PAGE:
Florescent (and incandescent) lightbulbs are typically discarded and their residue is added to landfill waste, or illegally discarded, but in their original form, the vacuum (space) they contain is a highly valuable insulating component available to improve the insulation of existing buildings and of new buildings. The thermal conductivity of a perfect vacuum is many times less than the thermal conductivity of fiberglass insulation or rockwool or foam panels conventionally used to insulate homes and commercial buildings.

By re-use of discarded florescent tube light bulbs, we are able to inexpensively approximate a "Vaccuum insulated panel" (VIP)

The thermal resistance of VIPs per unit thickness compares very favourably to conventional insulation. Commercially available VIPs achieve a thermal conductivity of 0.004 W/(m·K) across the center of the panel, or an overall value of 0.006-0.008 W/(m·K) after allowing for thermal bridging (heat conduction across the panel edges) For instance, standard mineral wool has a thermal conductivity of 0.044 W/(m·K),[4] and rigid polyurethane foam panels about 0.024 W/(m·K). This means that conventional VIPs have about one-fifth the thermal conductivity of conventional insulation, and therefore about five times the thermal resistance per unit thickness. Based on a typical k-value of 0.007 W/(m·K), the thermal resistance of a typical 25 mm-thick (one-inch thick) VIP would be 3.5 m2·K/W (20 h·ft²·°F/BTU). To provide the same thermal resistance, 154 mm (six inches) of rockwool or 84 mm (three inches) of rigid polyurethane foam panel would be required.

Fiberglass offers an R-value of 2.2 to 2.7 per inch, while rock wool has an R-value of 3.0 to 3.3 per inch, making it a slightly better insulator than fiberglass. Rock wool rated at R-15 and designed to fit a 4-inch wall costs $0.62 per square foot as of 2013. In 2012, Kingspan Insulation launched OPTIM-R™ which offers an R-value as high was R-56 for a 2 inch panel thickness.

Vacuum insulated panels were first seen in commercial applications such as refrigerators, freezers and cold shipping boxes. The outstanding thermal performance of VIPs is able to provide the thinnest possible solutions to a number of temperature-controlled applications. VIPs have, more recently, been seen in building applications as more stringent regulations have come into place.

However, the price per unit of thermal resistance of conventional VIPs is much higher than that of conventional materials. A conventional VIP is typically filled with a rigid, highly-porous material, such as fumed silica, aerogel, pearlite or glass fiber, to support the membrane walls against atmospheric pressure once the air is evacuated. An adhesive is typically used to seal the thin envelope, but the adhesive can fail and allow air to enter the vacuum of the VIP and degrade its thermal performance. The cost of conventional VIPs has generally kept VIPs out of traditional housing situations but their very low thermal conductivity makes them useful in situations where either strict insulation requirements or space constraints make traditional insulation impractical.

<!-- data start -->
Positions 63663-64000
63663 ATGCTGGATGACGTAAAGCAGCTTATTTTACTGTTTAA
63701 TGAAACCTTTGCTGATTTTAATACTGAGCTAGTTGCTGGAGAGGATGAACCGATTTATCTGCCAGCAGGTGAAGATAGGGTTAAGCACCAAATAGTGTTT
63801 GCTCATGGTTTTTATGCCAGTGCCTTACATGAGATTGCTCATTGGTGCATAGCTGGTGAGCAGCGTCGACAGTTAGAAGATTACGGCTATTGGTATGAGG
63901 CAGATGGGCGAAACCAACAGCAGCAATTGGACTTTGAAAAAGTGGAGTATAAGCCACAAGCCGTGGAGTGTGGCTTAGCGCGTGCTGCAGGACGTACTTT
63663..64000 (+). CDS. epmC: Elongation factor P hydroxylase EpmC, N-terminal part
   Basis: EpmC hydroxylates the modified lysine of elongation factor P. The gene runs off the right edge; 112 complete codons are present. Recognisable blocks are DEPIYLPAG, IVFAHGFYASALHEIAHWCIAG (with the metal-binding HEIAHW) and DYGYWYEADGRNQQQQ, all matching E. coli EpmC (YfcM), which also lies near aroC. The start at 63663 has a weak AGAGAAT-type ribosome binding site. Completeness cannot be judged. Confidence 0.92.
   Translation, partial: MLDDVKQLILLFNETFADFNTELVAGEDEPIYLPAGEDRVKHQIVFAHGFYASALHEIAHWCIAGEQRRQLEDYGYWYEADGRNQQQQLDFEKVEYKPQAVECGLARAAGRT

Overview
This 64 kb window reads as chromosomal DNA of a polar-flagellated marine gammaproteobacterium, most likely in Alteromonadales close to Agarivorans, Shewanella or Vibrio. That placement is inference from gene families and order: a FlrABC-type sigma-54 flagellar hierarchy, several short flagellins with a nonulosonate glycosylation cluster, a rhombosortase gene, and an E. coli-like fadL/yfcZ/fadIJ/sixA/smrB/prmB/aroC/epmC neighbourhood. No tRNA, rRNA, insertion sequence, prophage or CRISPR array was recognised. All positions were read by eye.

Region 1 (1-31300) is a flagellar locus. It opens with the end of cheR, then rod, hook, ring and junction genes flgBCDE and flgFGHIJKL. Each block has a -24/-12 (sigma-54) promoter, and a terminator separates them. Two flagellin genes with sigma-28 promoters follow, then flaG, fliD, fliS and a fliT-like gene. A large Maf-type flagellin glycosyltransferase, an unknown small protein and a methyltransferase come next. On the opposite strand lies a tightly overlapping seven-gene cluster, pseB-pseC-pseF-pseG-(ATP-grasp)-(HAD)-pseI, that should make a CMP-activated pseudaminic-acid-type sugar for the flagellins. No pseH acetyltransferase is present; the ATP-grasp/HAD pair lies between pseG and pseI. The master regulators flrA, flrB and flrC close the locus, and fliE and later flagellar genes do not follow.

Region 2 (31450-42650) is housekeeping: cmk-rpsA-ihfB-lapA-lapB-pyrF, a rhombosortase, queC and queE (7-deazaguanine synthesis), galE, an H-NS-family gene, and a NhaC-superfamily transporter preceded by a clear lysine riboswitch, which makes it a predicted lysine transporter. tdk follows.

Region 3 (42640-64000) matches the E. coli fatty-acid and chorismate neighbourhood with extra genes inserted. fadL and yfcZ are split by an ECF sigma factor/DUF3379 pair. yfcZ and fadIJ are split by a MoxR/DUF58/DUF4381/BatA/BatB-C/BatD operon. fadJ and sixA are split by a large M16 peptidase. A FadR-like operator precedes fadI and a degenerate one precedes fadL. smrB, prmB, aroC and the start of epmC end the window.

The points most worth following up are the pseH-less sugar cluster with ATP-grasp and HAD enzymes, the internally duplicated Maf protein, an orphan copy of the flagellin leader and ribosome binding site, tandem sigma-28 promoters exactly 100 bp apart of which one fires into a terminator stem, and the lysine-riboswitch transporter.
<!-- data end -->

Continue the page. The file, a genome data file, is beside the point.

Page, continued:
The Department of Energy recommends an R-value of 13 to 15 for walls in Zone 3, with an R-value of 30 to 60 in the attic. These new tube-based VIPs can help achieve these high R values within existing dimensional constraints. The US Department of Housing and Urban Development began research to evaluate the market potential for the use of vacuum insulated panels in residential buildings. The research concluded that VIPs have become a ‘feasible and important’ means for designing energy efficient buildings.

What it does

The present invention uses the inherent strength of the cylinder form of glass (e.g., inexpensively available from discarded post-consumer florescent lamp tubes) to provide an all-glass vacuum tube, multiples of which can be combined in an linear array to provide a VIP that has low thermal conductivity and that is well-proven to be inherently resistant to air infiltration.

A linear array of post-consumer florescent tubes (PCFTs) according to an embodiment of the invention is also translucent to ambient light (sunlight) which provides an opportunity to leave the interior and exterior wall translucent so that natural sun light can illuminate interior spaces through the wall. (A protective shell (e.g., glass plate) on the exterior and plastic or glass light-diffusing interior plate is presumed).

How I built it

Assembled post-consumer florescent tubes (PCFTs) in a plane forming a panel (or double-layer, triple-layer stacked arrays) within the dimensional constraints of an existing building wall space.